Recently graduated nurses to receive €1,000 pay boost

Incremental credit for placements restored for workers who qualified between 2011 and 2015

 The move effectively reverses a previous Government decision that such an incremental credit arrangement should only apply to nurses who graduated in 2016 and not to those who finished their degrees in the years between 2011 and 2015. FIle photograph: Frank Miller

The move effectively reverses a previous Government decision that such an incremental credit arrangement should only apply to nurses who graduated in 2016 and not to those who finished their degrees in the years between 2011 and 2015. FIle photograph: Frank Miller

 

Nurses who graduated between 2011 and 2015 are to receive a pay boost of more than €1,000 after the Government agreed to restore incremental credit for the 36 weeks they spent on placement in hospitals as students.

The Minister for Health Simon Harris said the payment of more than €1,000 would take effect from January 1st, 2017, and that about 4,000 nurses would benefit.

The Irish Nurses and Midwives Organisation (INMO) said the new initiative could be worth up to €1,500 and that up to 7,500 could benefit.

The move effectively reverses a previous Government decision that such an incremental credit arrangement should only apply to nurses who graduated in 2016 and not to those who finished their degrees in the years between 2011 and 2015.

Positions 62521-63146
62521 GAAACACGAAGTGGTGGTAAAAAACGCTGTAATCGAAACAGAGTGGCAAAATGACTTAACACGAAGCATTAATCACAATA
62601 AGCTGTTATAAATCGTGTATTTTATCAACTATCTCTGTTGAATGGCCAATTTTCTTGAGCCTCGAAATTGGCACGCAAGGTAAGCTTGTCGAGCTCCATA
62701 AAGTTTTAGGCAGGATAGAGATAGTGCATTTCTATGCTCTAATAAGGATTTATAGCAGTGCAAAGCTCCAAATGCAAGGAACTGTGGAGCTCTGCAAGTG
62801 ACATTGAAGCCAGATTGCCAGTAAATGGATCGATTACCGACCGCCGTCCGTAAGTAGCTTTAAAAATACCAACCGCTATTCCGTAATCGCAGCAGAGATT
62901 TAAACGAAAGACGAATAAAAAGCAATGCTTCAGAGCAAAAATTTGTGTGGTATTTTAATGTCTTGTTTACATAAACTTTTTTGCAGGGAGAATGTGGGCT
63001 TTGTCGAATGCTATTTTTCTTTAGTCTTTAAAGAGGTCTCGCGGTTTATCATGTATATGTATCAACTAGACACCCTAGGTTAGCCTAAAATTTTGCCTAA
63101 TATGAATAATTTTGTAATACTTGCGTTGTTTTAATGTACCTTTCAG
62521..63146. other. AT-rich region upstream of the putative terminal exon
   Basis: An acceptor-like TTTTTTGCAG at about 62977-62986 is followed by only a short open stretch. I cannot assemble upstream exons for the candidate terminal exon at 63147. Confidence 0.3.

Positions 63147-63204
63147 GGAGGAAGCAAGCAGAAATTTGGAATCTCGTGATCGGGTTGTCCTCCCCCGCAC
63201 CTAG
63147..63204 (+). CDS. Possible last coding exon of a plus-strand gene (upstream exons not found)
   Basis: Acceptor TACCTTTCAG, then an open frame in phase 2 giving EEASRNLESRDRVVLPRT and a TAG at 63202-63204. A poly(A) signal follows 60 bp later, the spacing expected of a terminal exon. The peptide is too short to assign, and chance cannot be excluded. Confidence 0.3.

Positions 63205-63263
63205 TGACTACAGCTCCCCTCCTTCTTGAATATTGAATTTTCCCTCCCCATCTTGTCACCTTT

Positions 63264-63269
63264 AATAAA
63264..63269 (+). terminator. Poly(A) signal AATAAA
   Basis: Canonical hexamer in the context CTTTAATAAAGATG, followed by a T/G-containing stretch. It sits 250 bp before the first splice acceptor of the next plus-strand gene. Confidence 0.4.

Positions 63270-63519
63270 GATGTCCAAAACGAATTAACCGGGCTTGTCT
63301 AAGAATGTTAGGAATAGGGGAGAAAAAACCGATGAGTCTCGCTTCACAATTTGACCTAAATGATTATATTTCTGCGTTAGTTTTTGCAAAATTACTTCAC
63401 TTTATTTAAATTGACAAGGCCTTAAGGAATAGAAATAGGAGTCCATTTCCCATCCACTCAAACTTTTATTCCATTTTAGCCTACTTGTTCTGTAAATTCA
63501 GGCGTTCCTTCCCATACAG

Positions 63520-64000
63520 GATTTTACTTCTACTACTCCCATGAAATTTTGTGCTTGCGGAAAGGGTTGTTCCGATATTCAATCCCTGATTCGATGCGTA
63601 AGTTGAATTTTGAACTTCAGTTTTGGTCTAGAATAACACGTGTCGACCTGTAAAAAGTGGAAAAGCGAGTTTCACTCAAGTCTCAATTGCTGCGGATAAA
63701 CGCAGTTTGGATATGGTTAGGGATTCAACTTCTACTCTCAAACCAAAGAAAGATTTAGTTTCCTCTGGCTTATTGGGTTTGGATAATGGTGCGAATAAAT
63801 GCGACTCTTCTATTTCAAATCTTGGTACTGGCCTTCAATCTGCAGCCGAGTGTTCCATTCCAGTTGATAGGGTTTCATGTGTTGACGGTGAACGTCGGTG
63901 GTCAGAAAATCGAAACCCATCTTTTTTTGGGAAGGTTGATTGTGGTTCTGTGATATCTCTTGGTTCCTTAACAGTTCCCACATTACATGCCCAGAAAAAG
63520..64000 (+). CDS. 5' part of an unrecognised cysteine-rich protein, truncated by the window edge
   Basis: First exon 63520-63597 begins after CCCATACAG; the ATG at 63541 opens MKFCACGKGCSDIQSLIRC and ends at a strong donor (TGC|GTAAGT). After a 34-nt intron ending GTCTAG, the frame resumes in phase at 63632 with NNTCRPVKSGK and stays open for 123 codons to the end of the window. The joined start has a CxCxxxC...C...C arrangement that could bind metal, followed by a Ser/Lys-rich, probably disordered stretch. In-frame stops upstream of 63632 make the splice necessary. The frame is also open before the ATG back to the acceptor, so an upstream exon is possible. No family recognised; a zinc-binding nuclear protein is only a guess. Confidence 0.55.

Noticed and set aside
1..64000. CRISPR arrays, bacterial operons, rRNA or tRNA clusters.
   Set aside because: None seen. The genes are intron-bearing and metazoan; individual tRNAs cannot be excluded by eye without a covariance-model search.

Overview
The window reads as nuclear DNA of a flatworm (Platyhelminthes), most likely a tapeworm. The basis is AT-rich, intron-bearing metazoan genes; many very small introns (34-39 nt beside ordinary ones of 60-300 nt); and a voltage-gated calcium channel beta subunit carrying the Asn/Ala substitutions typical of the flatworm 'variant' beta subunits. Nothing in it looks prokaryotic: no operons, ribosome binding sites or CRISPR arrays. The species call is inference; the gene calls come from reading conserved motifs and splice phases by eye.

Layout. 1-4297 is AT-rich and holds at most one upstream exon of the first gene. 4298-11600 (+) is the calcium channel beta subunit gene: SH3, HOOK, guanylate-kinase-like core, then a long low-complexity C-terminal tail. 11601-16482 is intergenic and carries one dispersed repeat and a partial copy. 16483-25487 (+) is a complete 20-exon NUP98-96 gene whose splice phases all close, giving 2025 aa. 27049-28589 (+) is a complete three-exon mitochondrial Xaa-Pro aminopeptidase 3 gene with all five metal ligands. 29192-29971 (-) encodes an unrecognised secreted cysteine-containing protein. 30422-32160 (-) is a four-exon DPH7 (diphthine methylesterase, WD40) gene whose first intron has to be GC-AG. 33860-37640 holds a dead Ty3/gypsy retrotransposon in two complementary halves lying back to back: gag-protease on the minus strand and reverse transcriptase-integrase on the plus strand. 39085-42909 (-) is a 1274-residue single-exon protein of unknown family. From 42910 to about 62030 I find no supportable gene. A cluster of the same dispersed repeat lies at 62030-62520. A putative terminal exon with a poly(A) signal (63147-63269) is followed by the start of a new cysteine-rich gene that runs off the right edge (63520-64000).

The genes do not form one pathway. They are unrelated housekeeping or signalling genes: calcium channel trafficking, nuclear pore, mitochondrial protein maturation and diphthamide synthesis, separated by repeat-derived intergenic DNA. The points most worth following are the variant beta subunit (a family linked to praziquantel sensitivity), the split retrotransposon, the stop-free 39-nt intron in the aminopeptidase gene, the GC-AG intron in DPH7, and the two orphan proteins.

Nursing unions had pressed the Government for some time to address what they described as an “anomaly”.

Mr Harris said on Thursday: “I met with a group of graduate nurses recently and it was clear to me that this issue was severely impacting on their conditions and morale. Since then, I have worked closely with Minister for Public Expenditure and Reform, Paschal Donohoe, to address this and I am delighted to announce today that these nurses will now receive the increment they so deserve.”

“I am particularly pleased that this restoration will also apply to nurses who graduated during these years but may have left the country and might be thinking about coming home. We have major challenges recruiting and retaining nurses in this country but I believe this is a small step forward. We need our nurses to stay and we need our nurses to come home.”

‘Anomaly’

The INMO said: “The removal of this anomaly involving the withholding of incremental credit for the fourth year of the undergraduate programme, sees the elimination of this very regressive measure which was introduced, unilaterally, in 2011.”

“This development will benefit nurses/midwives, who graduated during this five-year period, who are working, at this time, in the public health service. In addition it will also increase the starting salary of any nurse/midwife who graduated, in the same period, who are now working elsewhere or overseas and who wish to come back.”

The Psychiatric Nurses Association said the new move “should help in the efforts to recruit and retain nurses in the Irish health system”.

Siptu organiser, John McCamley said: “This decision comes at the end of a long campaign to end this pay injustice and the two-tier pay system that had developed and was having a detrimental effect on recruiting and retaining nurses. This is a small step in recognising the vital contribution that these nurses have made to our public health service.”

However, Nursing Homes Ireland said the State “may be abusing EU competition rules” by using taxpayers’ funds to try to monopolise the hiring all nurses in the State.